The supervisors heard plenty about the proposed sign ordinance. Advertisers complained it was too strict and would hurt their business. "While we agree in principal what the board is trying to do I still contend that some of the items you have proposed are extremely restrictive if not prohibitive," says Leslie Dane of Lamar Advertising. Dare Hawkins of Hawk Media says, "When you start changing the board's sizes to 300 square feet you give one company an absolute monopoly."
Some citizens were more concerned about appearance, rather than profit. "I remember it as a child as a beautiful place, a humble place, a kind place and we're losing some of that through this tacky billboards and signs and easements that are not really, I feel, legal," says Long Beach resident Joanna Hudson. "I think planning is very important, appearance is very important and balance is very important and I feel this ordinance shows that balance and is a definite positive step in the right direction for smart growth and positive growth here in Harrison County," says District 5 Supervisor Connie Rockco.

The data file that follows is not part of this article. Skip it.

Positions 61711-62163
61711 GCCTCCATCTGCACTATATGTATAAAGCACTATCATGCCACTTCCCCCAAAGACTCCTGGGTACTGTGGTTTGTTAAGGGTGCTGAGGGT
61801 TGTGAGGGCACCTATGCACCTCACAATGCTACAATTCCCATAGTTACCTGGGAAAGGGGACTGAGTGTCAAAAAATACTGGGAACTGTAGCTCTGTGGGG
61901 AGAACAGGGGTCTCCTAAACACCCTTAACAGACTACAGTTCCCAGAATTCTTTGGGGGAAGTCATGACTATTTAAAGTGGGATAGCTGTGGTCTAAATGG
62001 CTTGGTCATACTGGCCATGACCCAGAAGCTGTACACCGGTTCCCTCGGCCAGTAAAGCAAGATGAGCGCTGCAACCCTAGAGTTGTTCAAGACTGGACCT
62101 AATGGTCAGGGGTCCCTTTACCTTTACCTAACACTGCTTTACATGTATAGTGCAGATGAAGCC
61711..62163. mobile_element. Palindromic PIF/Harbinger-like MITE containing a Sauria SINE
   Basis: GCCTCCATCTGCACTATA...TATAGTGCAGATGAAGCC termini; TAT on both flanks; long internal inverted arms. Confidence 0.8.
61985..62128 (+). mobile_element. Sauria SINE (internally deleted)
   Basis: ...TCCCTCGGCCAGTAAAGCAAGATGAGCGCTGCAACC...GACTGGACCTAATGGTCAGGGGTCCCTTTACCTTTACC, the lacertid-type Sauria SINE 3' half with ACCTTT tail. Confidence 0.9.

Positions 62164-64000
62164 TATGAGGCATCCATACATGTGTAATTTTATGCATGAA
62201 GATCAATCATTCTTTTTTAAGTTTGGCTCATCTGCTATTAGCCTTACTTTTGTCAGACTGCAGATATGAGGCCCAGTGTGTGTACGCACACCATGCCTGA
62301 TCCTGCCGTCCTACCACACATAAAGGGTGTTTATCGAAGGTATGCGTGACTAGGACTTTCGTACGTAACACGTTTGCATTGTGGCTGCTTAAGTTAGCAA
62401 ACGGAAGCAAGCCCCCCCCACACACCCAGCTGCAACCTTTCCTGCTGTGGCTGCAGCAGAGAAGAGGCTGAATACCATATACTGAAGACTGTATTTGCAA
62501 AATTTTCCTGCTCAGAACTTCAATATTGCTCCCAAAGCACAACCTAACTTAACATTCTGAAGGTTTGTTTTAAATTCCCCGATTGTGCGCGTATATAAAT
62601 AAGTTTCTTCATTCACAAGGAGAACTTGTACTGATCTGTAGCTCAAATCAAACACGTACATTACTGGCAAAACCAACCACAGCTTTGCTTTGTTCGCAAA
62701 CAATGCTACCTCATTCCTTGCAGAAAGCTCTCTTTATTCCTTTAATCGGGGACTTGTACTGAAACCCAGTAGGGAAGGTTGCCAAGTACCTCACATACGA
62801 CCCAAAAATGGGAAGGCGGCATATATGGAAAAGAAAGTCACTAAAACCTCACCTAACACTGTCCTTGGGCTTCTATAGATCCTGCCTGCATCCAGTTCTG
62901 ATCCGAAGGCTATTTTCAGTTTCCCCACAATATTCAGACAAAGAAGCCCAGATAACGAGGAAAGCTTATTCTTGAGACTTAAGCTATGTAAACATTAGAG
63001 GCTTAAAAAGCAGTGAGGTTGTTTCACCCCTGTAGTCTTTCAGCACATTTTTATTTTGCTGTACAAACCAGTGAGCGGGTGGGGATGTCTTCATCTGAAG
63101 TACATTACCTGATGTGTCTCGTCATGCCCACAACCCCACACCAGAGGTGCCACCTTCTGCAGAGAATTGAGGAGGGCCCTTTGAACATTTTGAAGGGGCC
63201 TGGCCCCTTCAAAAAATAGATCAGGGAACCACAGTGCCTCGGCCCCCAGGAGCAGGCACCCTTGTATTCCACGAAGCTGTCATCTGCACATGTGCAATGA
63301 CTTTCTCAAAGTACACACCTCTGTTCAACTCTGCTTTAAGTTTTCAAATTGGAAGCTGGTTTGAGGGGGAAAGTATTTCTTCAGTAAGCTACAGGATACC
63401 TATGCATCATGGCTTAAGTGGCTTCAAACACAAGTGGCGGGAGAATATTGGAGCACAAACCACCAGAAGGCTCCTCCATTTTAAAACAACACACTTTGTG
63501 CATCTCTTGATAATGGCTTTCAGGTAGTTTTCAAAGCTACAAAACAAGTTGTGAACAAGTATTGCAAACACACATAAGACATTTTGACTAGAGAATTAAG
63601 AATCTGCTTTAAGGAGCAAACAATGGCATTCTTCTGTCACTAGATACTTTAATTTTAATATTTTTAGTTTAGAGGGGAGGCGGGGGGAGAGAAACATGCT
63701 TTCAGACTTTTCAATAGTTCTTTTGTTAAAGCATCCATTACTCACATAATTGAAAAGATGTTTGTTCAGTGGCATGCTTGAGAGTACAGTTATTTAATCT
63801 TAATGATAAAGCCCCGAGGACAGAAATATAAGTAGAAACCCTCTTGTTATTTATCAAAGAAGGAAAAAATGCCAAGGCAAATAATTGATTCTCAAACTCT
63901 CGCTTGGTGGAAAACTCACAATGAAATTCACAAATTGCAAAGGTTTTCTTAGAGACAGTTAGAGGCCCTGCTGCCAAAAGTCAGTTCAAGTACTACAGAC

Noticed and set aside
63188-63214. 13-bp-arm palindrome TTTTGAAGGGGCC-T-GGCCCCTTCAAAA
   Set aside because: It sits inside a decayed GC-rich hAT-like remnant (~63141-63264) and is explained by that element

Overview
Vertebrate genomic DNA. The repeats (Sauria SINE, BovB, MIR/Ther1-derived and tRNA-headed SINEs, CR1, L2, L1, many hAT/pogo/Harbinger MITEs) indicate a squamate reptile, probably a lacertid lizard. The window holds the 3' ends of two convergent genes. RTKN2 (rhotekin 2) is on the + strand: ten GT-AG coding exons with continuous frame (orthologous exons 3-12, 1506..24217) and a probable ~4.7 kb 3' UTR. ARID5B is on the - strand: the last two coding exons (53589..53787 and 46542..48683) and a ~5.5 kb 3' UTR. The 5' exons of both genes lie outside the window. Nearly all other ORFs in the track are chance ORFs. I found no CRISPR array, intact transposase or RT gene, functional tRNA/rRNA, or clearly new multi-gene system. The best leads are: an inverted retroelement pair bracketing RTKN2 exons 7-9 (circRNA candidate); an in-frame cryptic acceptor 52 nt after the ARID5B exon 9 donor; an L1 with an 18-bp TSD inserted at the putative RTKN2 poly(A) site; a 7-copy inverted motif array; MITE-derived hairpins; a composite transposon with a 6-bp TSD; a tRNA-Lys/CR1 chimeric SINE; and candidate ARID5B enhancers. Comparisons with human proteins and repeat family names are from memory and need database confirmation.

The vote was three to two against the ordinance. Opposing supervisors say they couldn't accept restricting billboards on I-10 and Highway 49. "And not putting property owners in a bad position and being fair, that's what I'm about," says District 4 Supervisor William Martin. District 2 Supervisor Larry Benefield says, "I think the problem is we have a commercial areas, being I-10 and Highway 49 and I can't live with this particular ordinance. I think those areas outside that, I don't have a bit of problem with."
Benefield asked for an amendment. Instead of restrictions of 30 feet in height, 300 square feet and a 75 feet setback, the compromise allows billboards only on I-10 and Highway 49 to be 50 feet high, 600 square feet with a 50 feet setback.
The board passed the amended version four to one. Rockco was the nay vote, saying she didn't think a compromise was necessary. "I think the compromise will be good but I didn't have to speak my convictions and I thought the original was fair and just," says Rockco.
The supervisors say landowners and advertisers can ask for a variance if they think one is necessary. The outdoor advertisers say they are pleased the board was willing to compromise.